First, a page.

Luis M. Alvarez/AP Among worker-safety issues in the news today, the Environmental Protection Agency announced new proposed standards to govern farmworkers' use of pesticides. (See write up lower in this article.)
Lots of worker-safety news in the Roundup today.
First, coal miners suffering from black-lung disease could have a better chance to win benefits from the federal compensation program under reforms announced Monday by the U.S. Department of Labor.
The rules will give sick coal miners access to higher-quality medical reports, improve training for doctors and government officials and give instructions to government lawyers to intervene in some cases, reports the Center for Public Integrity.
The initiatives, effective immediately, represent an attempt by the Labor Department to create a more level playing field for coal miners navigating a byzantine federal benefits system that often favors coal companies and the lawyers and doctors they enlist.
The changes come after the Center’s investigative report “revealed how doctors and lawyers, working on behalf of coal companies, have helped defeat the claims of miners sick and dying of black lung.”
Two coalfield senators said that the changes were welcome but that further action was needed:
Sen. Jay Rockefeller, D-W.Va., called the Labor Department’s initiatives “a step in the right direction,” and Rep. George Miller, D-Calif., said they were "a good first step toward leveling the playing field.” Both noted, however, that only some miners qualify for them and called for further action.
Sen. Robert Casey, D-Pa., said: "While this is certainly an encouraging development, it’s far from what’s needed to ensure these miners and their families receive justice. I’ll continue to push the Department of Labor to make the necessary reforms to get this right.”
USDA’s spending on nutrition programs climbed to historically high levels in 2013 for the 13th consecutive year. But the rate of growth in the food stamp program declined to its lowest level since 2007, a new report from the Economic Research Service says.
USDA Economic Research ServiceThe number of participants in the federal Supplemental Nutrition Assistance Program has increased by a factor of 2.5 since 2000. Growth in the last year was at the lowest level since 2007, however.
Just as Congress was fighting a bitter battle over the future of the food stamp program, the number of people participating in the program was leveling off, according to a new report from the U.S. Department of Agriculture.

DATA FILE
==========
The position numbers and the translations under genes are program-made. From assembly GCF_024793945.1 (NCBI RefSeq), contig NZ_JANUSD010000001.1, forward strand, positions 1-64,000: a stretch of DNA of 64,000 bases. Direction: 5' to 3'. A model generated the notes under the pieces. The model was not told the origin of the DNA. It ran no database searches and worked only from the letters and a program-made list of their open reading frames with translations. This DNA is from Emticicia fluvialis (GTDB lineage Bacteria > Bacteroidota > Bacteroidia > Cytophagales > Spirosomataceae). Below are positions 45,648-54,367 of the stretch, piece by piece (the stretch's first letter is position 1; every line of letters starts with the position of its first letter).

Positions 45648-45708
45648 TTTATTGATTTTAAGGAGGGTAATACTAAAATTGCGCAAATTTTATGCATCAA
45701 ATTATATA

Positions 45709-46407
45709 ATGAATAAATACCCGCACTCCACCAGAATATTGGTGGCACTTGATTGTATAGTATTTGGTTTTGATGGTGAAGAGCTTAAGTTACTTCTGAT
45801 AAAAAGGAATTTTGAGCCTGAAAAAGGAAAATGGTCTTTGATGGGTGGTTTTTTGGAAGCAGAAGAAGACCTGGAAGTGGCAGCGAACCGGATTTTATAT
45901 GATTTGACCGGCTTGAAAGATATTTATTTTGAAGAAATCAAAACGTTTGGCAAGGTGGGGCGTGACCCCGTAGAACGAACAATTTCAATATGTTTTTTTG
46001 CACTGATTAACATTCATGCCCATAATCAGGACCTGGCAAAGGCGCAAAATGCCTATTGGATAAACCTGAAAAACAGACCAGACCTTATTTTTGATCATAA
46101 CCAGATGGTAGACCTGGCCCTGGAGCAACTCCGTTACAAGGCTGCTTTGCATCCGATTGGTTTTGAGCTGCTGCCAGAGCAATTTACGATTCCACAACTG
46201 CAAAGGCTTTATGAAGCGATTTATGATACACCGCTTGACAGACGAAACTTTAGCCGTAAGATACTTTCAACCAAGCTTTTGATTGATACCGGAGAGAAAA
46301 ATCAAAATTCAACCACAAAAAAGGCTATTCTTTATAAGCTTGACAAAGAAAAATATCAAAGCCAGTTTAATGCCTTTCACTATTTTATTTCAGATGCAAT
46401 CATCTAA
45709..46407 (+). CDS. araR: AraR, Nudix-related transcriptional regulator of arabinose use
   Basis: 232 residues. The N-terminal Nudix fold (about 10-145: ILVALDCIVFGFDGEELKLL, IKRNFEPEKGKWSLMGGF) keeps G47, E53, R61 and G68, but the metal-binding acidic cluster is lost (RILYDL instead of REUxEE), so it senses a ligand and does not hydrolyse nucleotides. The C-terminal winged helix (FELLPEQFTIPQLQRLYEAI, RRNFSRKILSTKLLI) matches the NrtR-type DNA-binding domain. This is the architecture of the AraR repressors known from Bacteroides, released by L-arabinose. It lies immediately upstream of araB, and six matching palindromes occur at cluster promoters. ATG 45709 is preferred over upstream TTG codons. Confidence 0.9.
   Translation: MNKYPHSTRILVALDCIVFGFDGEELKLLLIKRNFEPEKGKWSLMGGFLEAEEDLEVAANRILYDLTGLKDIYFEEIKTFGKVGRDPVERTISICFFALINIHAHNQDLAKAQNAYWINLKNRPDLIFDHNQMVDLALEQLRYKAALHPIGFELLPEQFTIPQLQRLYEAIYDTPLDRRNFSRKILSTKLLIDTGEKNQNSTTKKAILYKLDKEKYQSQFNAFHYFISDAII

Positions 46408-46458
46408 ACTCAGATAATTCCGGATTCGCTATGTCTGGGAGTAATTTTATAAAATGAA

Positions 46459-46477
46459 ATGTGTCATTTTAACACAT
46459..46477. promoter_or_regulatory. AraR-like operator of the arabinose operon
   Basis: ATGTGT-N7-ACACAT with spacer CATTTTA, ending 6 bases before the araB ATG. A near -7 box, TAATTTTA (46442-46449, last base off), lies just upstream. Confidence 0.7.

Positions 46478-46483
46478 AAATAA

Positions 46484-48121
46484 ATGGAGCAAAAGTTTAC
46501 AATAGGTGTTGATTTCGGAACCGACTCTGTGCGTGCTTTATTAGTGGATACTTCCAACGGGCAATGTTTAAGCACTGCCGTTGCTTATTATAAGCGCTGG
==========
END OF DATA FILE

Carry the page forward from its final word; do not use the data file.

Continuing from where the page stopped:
Participation in the food stamp program – or the Supplemental Nutrition Assistance Program – grew by 2.2% from 2012 to 2013, the report from the USDA Economic Research Service says.
That’s the smallest increase since 2007.
SNAP participation grew by 1 million to 47.6 million in 2013, the report says. The average benefit per person fell a few cents from $133.41 per month to $133.08.
Total expenditures on SNAP climbed 1.8% to $79.8 billion in fiscal year 2013.
SNAP benefits were at the heart of the congressional fight over passage of the farm bill in 2013 and 2014. The conservative wing of the Republican Party killed a farm-bill compromise in the House last summer by pulling SNAP out of the legislation. They were concerned, in part, about growth in the program.
Since 2000 the number of people participating in SNAP has grown by 2.5 times, the USDA report says. But that growth rate moderated in 2013.
USDA Economic Research Service SNAP accounted for nearly three-quarters of farm-bill nutrition spending in 2013.
Overall growth in the USDA’s domestic food and nutrition assistance programs grew by 2% from 2012 to 2013, the smallest growth since 2000. But the increase marks the 13th consecutive year that assistance spending climbed and broke the previous historical spending record. (Spending was not adjusted for inflation, however.)
Other programs in USDA nutrition assistance, besides SNAP, are school lunches and breakfasts, Women, Infants and Children (WIC), and the Child and Adult Care Food Program.
Photo by Jon Austria/The Daily Times (Farmington, N.M.)A front end loader dumps coal into a hauler at the Navajo Mine.
The recent purchase of the Navajo Mine by the Navajo tribe is a perfect example of the power that fear of economic hardship holds over vulnerable populations.
Fear pushes communities like the Navajo Nation – with its more than 40% unemployment rate and 43% of the population living below the poverty level – to take desperate, short-sighted means to ensure continued income from an industry that effectively results in both their physical and cultural destruction.
That industry is coal, and it is an old, ugly story for the Navajo.